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Therapy Take-Aways to Practice in Your Life

Building Compassion in Relationships by Understanding our Differences and Similarities


Recently, I had the pleasure of speaking to several groups on the topic of “Compassion in Relationships”. Preparing for these talks was a great opportunity for me to reflect on how understanding our differences and similarities really helps us develop compassion for one another.

As a Counselling Psychologist, I see a lot of people in conflict with themselves and each other. The most common complaints generally involve large amounts of criticism and judgment and very small amounts of compassion. If a relationship is going to be successful – we need less criticism and more compassion!


Plato wrote, “Be kind, for everyone you meet is fighting a hard battle”. 

This is a wonderful quote that we can all relate to it. So why is this so difficult to do?


We are all the same in our desire to be understood, accepted and loved. But we are not all the same in the way we view the world and act on our views. Feeling accepted and loved is largely connected to being seen and understood for who we are. But it’s not always easy to understand each other!

There are real differences in how each of us see and understand the world around us. When we look at other people through the lens that we see the world, we can sometimes have trouble making sense of someone else’s actions. What might be “common sense” for you is not necessarily “common” to others. When we don’t understand that there are different ways of viewing things, we can become irritated, critical and angry with each other. But when we learn to accept these differences we can understand why another person is acting the way they are. This understanding plants the seeds for building compassion in our relationships.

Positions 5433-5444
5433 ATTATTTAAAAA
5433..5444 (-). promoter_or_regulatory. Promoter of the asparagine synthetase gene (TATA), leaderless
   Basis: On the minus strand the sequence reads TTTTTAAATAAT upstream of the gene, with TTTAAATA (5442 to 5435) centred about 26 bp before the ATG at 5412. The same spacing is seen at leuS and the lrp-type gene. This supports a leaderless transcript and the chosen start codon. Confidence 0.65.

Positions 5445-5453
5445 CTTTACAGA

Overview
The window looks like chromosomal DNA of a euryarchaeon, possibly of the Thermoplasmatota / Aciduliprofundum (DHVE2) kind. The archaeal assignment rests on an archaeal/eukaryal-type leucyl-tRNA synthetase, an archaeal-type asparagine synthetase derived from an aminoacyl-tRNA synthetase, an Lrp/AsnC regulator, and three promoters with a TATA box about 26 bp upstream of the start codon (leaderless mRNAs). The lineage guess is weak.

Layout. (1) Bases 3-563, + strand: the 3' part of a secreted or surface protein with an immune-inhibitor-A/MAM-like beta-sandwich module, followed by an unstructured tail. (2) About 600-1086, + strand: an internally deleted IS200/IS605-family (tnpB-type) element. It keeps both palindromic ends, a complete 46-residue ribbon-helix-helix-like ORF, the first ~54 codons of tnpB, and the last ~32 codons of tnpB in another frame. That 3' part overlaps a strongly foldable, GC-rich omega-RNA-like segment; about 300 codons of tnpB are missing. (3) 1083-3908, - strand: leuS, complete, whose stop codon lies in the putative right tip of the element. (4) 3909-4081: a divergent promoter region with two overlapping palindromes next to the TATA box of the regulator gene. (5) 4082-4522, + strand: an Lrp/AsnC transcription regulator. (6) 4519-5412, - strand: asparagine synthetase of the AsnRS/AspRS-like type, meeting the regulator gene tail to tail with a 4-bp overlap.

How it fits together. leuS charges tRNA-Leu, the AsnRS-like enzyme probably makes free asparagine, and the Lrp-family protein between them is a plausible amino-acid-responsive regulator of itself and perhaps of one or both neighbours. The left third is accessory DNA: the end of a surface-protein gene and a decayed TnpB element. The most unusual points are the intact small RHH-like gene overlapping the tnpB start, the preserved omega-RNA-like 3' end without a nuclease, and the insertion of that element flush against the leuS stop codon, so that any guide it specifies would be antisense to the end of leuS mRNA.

So why do people see and do things differently?

The differences between us are largely imbedded in the expression of our personality. I really appreciate the Enneagram system of understanding personality because it clearly identifies 9 core archetypal patterns known as the 9 Enneagram Types. There are variations within type but each of the core types are defined by specific and different underlying motivations that drive the way a person thinks, feels and acts.

When we understand our deeper motivations we can begin to make sense of the way we react to life events and the people we interact with. And knowing the deeper motivation behind someone else’s behavior allows us to access compassion for them and perhaps tread a little lighter. Referring again to Plato’s quote, knowing about these personality differences can help us understand the “hard battle” that another person may be “fighting”.


A very brief look at the 9 Types and their key motivations


Type 1 – The Strict Perfectionist is motivated to do what’s right – to improve and make order in the world.

Type 2 – The Considerate Helper is motivated to meet the needs of others and maintain relationship connections.